The calls of Bliss
Perhaps you glimpsed at that in a piece of art. Art takes the materiality of sensory experience, it refines, reshuffles, restructures, transmutes, transfigures it, until there is something that suddenly begins to emerge. An image, a suggestion, a meaning looking at a far behind and beyond. A sense of more, a greater depth than what can be ordinarily seen and sensed. A promise of significance—immense and divine—that reassures the world of material existence: you are not abandoned to yourself, behold, there is more. By itself, art does not fulfil this promise, but it makes it tangible, it announces and proclaims it with soothing symbols of beauty. Art is a messenger, an interpreter, a voice coming from somewhere else with good news. But art embodies itself in the forms and materials of the ordinary senses, pretending to make them work differently. There is no art without a mastery and play of illusion, a disguising, a masking, a dissimulation, which is needed to open a channel to something beyond the coarse materiality of the means used to express the message. And yet, since there is this play of illusion, one might always wonder to what extent that promise that art brings is genuine, to what extent it is real beyond the sheer play of art’s own fancy, and hopes—and despair.
Perhaps you glimpsed at that in a religious form. Religion, as it exists ordinarily, is like the face of old farmers, who spent their lives growing crops and raising cattle. Their hands have now the shape of the hoe, their gaze has the same sceptic laziness and diffidence of the cow’s humid eyes. Their face is a map carved up in deep wrinkles, marked by countless days of sun and wind and cold, in the effort of keep going. And yet, behind all of this shrinking and rigidity, there are sudden little motions, instants of a forgotten grace. A memory of those summery nights, when clothed in youth they were preparing for the village’s festival, anxious of entering the dances, searching for a still innocent sense of love, and community, and lightness, and freedom without a reason. Deeply buried in the religious dogma, securely locked in unreachable tabernacles, walled up in temples inaccessible—that breath of bliss is still there. Alone perhaps, unseen most often, and yet undecaying. But how to reach it now? How to disentangle it from the process of aging and ossification to which religious experiences are inevitably subject to? They point to something, and yet they make it seem as if that belongs to an unredeemable and unreachable past, which is now gone.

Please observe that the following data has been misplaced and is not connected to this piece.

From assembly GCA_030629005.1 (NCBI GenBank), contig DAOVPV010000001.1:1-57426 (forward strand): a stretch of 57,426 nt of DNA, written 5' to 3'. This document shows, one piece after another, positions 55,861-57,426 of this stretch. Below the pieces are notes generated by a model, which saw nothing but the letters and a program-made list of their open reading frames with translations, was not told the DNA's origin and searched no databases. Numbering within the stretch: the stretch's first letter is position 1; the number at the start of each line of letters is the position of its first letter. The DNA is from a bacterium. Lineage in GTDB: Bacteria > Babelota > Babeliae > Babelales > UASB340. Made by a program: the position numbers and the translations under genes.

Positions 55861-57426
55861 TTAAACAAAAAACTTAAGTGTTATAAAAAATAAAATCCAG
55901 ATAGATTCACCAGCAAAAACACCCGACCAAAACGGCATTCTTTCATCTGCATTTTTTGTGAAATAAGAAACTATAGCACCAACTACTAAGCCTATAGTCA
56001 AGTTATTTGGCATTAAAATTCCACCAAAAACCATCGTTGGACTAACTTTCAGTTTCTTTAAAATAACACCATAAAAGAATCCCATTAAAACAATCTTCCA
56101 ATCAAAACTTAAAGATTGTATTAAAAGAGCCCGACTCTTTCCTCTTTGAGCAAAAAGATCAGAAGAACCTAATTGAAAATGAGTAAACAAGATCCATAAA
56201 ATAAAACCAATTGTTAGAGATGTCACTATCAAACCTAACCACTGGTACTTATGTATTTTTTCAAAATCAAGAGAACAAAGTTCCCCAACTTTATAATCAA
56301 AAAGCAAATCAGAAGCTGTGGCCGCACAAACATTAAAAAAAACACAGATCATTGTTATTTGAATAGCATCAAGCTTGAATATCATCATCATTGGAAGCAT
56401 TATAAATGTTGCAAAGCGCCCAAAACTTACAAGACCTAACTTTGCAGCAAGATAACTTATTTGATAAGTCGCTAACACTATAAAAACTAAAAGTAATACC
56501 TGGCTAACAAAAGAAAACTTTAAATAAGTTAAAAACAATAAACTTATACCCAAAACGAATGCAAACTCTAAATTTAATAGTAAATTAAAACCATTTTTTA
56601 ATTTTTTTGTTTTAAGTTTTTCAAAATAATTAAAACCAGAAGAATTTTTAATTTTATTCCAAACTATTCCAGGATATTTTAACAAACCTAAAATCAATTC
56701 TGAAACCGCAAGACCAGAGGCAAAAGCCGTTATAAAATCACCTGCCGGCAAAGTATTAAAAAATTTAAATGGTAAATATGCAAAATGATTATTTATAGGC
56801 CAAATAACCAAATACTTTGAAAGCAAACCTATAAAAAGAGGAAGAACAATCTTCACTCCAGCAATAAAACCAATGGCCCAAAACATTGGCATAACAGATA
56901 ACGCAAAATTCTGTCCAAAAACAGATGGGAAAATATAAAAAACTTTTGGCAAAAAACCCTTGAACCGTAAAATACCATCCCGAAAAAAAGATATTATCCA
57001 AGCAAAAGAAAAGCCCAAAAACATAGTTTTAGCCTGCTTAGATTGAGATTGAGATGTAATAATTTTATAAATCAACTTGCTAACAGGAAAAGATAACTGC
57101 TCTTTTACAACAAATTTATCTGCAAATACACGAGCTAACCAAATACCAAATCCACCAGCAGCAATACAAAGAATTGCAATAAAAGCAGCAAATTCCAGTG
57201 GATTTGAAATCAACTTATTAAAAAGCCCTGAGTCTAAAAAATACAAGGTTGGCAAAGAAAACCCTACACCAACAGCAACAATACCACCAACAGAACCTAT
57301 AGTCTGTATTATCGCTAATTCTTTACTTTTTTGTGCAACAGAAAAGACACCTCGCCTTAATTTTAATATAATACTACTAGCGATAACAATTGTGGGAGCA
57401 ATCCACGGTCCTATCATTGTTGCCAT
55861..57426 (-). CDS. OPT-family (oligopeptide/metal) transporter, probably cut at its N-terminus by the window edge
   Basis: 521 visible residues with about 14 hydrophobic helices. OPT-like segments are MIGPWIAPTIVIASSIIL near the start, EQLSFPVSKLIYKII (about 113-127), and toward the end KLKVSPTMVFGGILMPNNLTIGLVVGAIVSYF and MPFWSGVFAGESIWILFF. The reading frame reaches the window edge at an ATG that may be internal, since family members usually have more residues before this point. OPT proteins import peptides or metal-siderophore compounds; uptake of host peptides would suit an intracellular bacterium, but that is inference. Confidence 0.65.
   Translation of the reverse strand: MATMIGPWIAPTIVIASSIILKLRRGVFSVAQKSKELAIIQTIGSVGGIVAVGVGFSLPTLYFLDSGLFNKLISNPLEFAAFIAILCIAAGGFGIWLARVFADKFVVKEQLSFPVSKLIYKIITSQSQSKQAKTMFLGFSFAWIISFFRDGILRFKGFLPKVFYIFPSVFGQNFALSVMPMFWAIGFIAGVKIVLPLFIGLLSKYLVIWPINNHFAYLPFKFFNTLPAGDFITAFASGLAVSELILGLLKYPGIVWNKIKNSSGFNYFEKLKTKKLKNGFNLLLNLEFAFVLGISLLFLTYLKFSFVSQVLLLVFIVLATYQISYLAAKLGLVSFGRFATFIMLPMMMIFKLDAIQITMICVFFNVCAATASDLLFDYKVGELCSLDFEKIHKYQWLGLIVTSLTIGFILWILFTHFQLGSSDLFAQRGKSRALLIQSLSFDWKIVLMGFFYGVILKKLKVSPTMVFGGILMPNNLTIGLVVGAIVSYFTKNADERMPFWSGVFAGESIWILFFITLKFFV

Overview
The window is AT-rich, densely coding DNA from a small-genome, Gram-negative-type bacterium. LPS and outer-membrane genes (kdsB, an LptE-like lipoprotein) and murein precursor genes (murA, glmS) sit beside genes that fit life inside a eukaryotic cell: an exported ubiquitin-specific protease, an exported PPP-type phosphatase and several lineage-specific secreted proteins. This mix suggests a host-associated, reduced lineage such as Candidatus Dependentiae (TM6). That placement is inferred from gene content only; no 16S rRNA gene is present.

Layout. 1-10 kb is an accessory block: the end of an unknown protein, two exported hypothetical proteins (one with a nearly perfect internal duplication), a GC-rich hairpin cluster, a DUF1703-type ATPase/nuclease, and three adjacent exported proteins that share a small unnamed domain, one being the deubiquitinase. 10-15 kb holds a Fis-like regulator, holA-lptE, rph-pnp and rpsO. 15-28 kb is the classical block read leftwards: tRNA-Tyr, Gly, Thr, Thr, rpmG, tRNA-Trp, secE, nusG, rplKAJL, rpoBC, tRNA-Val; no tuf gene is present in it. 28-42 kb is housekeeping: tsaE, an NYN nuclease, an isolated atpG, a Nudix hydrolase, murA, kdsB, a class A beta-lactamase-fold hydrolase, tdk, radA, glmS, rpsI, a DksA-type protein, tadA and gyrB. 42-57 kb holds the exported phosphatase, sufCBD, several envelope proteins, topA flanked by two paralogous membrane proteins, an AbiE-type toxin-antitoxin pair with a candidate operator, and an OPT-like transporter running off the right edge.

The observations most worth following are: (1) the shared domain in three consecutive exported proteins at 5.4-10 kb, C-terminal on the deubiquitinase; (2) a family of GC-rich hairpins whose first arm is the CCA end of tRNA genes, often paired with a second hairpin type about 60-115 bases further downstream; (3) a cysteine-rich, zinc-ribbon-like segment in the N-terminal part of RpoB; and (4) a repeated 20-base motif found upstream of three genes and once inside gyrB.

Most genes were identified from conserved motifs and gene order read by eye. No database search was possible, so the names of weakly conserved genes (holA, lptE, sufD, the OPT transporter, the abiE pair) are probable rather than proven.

Perhaps you glimpsed at that in philosophical speculations. Philosopher are really nothing but cartographers. But the territories they are better at mapping are those of far distant stars, the worlds of what is possible are their home, more than the triviality of what is actual. Philosophers are really astronomers, looking into sideral distances to find the key to explain both the far and near. They can reach a sophisticated degree of accuracy in describing the nature of lands and planets and whole galaxies that no other human eye has ever observed. The accuracy and detail they add to their mythical maps contributes to a sense of trust and even certainty—to know so much, they must have seen something real! And yet, the more detailed the map, the clearer also the seemingly unbridgeable gap between what the map describes and all other known lands and territories familiar to ordinary life. In the attempt at becoming more convincing, philosophy’s tale begins to appear as nothing but a fairy tale. As the philosopher persist in taking it seriously, he makes a fool of himself in the market place. This too, then, seems nothing but a walking shadow, a tale told by an idiot.
Perhaps you glimpsed at that in a moment of ordinary life. It was the usual daylight, the common landscape. The noise what the same as ever, the words the most ordinary, the event completely unremarkable. But something happened. A crack broke for a single moment of grace the crust of experience, and from that subtle fissure a flicker of bliss escaped, crying: ‘I’m here!’ But it was just a moment, a split second, too quick to catch it, too mysterious and sudden to really understand what it was. It was real, but it was not enough. The leady weight of the ordinary quickly closed the fissure, the crack was diligently sealed for another forever. All that remained was memory. But how can you really trust memory of uncommon things? Maybe it wasn’t memory—just a dream. ‘Forget about it’ said the wise voice of awakened reason. And all was gone again.
Perhaps you glimpsed at that in another million different ways. But all these glimpses will eventually reach nowhere, they will remain nothing but anticipations, and dreamy insights, never able to really gain the momentum they search for. They are like sparks of a divine fire falling on wet ground, or seeds buried in sterile sand that has no concern for making them grow.